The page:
As a general rule, the juvenile court has jurisdiction over offenses committed by a child, defined as being a person under the age of eighteen at the time of the offense. Traffic misdemeanors and petty offenses are not brought into juvenile court but remain in adult court in the Magistrate Division. Offenses that would be criminal if committed by an adult are delinquencies if committed by a person between ten and eighteen.
Additionally, a juvenile may be brought into court charged as a child in need of supervision (CHINS) for behavior which is not criminal but violates laws applying only to juveniles. Truancy, underage consumption, and running away from home are CHINS offenses. If a criminal offense is committed by a person under the age of ten, that child can be brought into court as a CHINS.
26-8B-2. CHINS - Definition - "Child in need of supervision."
In this chapter and chapter 26-7A, the term child in need of supervision, means:
Juveniles taken into custody by law enforcement are taken to the Juvenile Detention Center(JDC). The JDC determines whether to release the juvenile to a parent or hold for a temporary custody hearing. Temporary custody hearings are held before the Juvenile Court within twenty-four hours excluding weekends and holidays.
The State's Attorney has the option of diverting juvenile cases to a court-approved program for ninety days as an alternative to filing a petition. First-time, non-violent offenders then have the opportunity to admit their wrongdoing and complete a diversion program. If they are successful, they are not petitioned into court. The Sioux Empire Teen Court is one such program. High school aged juveniles charged with offenses such as underage consumption, possession of marijuana and injury to property are sentenced by a jury of their peers.
Juveniles are charged when the State's Attorney files a petition. All juvenile proceedings are conducted under the best interests of the child standard.
If the juvenile is in custody, the petition is served on the parent at the temporary custody hearing; if the juvenile was not arrested or was released to a parent, the parent will be served a copy of the petition and a summons to court by the Sheriff's Office. The summons will give the place, date, and time of a court hearing. Both the parent and child must appear at that hearing.
Juveniles have all the same Constitutional Rights as adults but one - they are not entitled to a jury trial but are tried before the court. If the juvenile wants an attorney, and the parents cannot afford to hire an attorney, a public attorney may be appointed to represent the juvenile. Parents must reimburse the county for the attorney fees when the case is completed. At initial appearance the juvenile is advised of all his rights:
If the juvenile denies the charges, a pre-trial conference is scheduled with the State's Attorney. If the case is not resolved after the meeting, a trial date is scheduled by the court. If the juvenile admits, the judge may proceed immediately to sentencing or, in more serious cases, may request a court service officer to prepare a case history to help guide the court at sentencing. The judge has all the options set out in SDCL 26-*B-6 for sentencing any CHINS offense.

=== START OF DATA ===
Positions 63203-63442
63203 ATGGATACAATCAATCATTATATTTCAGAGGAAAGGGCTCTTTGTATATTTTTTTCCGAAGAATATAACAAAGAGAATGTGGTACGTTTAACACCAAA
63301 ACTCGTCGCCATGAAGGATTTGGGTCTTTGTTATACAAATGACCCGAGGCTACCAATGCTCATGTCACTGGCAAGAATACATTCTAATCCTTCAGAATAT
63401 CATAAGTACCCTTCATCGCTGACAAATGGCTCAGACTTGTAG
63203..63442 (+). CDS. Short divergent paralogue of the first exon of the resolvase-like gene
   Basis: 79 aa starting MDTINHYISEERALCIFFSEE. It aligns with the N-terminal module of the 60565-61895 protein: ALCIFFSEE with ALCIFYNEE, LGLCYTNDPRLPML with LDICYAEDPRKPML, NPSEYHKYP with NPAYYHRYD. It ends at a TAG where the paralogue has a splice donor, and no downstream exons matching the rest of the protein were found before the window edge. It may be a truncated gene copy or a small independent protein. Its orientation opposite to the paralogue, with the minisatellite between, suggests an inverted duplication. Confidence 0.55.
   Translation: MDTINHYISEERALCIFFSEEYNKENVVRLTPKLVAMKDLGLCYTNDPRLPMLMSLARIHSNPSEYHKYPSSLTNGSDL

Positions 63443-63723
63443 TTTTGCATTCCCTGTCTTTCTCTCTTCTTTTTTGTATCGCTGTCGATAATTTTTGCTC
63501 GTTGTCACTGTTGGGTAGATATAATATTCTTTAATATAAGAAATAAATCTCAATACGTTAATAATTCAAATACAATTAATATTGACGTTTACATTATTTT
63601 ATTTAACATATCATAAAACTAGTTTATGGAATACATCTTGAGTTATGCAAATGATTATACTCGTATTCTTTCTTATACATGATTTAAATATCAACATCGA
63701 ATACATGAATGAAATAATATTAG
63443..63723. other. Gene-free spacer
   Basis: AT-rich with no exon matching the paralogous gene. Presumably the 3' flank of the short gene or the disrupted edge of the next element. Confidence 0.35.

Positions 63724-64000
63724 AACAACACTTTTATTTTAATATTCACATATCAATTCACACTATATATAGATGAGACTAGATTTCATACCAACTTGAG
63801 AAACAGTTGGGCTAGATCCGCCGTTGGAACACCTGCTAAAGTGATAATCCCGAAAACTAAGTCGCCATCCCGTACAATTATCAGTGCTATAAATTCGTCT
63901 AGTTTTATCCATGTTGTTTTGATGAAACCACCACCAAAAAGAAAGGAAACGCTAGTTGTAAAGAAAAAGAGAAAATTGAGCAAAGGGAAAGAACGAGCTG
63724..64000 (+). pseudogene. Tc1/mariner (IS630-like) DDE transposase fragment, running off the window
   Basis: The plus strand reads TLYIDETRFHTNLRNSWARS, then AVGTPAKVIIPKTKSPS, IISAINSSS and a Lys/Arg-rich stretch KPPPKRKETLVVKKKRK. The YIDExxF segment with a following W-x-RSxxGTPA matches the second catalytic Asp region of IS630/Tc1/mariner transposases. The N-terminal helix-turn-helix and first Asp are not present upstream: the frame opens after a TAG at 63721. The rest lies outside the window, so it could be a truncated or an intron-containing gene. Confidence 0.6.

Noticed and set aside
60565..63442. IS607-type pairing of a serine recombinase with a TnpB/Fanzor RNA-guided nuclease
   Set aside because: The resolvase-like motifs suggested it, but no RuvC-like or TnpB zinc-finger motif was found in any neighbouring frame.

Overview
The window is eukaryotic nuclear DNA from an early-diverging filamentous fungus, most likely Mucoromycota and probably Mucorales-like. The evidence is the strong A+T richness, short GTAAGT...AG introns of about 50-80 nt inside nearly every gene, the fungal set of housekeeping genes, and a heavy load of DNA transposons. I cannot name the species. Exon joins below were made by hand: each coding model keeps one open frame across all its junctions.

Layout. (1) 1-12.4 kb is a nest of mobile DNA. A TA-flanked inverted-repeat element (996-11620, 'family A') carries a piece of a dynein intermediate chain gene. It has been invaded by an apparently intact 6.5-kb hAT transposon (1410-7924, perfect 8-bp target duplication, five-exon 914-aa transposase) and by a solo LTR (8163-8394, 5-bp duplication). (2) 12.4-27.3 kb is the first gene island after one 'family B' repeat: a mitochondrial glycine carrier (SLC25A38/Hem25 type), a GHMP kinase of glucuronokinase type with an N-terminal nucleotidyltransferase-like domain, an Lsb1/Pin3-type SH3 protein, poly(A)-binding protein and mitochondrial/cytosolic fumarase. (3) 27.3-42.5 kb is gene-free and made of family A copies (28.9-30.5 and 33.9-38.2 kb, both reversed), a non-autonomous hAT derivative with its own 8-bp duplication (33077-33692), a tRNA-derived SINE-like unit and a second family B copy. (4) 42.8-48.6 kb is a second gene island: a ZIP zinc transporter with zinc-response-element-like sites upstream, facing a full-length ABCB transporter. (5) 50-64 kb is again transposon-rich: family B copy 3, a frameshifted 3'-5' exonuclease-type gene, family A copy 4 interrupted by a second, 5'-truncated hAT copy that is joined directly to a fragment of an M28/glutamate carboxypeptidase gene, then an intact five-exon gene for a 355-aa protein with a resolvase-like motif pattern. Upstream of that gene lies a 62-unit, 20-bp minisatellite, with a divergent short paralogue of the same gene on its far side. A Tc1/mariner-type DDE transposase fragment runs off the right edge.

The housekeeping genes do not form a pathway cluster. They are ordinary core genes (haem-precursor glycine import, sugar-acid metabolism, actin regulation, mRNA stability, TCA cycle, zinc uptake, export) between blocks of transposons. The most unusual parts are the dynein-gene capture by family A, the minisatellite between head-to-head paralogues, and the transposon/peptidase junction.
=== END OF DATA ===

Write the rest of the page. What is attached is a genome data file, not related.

Sentencing for a delinquency offense includes the additional option of ninety days in custody for each offense and changes the maximum fine to $1000. The child and parent may be required to participate in programs of care, treatment or rehabilitation for the juvenile. Parents are financially responsible for the services provided. South Dakota law also provides that a parent may be sued civilly for damage caused by his child.
26-*B-6. CHINS - Decree of disposition - Alternatives.
If a child has been adjudicated as a child in need of supervision, the court shall enter a decree of disposition according to the least restrictive alternative available in keeping with the best interests of the child. The decree shall contain one or more of the following alternatives:
A juvenile sixteen or older committing a Class A, Class B, Class 1 or Class 2 felony may be directly charged in as an adult. Juvenile charged with other felonies may be transferred from juvenile to adult court after a hearing.
The Juvenile Prosecution Investigator position was created in 1996 to assist attorneys in the juvenile division in all matters involving juvenile crime. The Juvenile Prosecution Investigator provides assistance to victims and witnesses of crimes. Victims and witnesses are provided advocacy, support and referrals as their cases move through the criminal justice process.
Victims are provided information about their legal rights and are notified by our office of pending court dates and times, plea agreements, schedule changes and offender releases from placement settings.
Victims are assisted with restitution, release of property that has been recovered and placed into evidence. The Juvenile Prosecution Investigator also provides support to witnesses on criminal and child abuse cases and works as a link to Law Enforcement, School Resource Officers, Department of Social Services, Probation and Parole Services.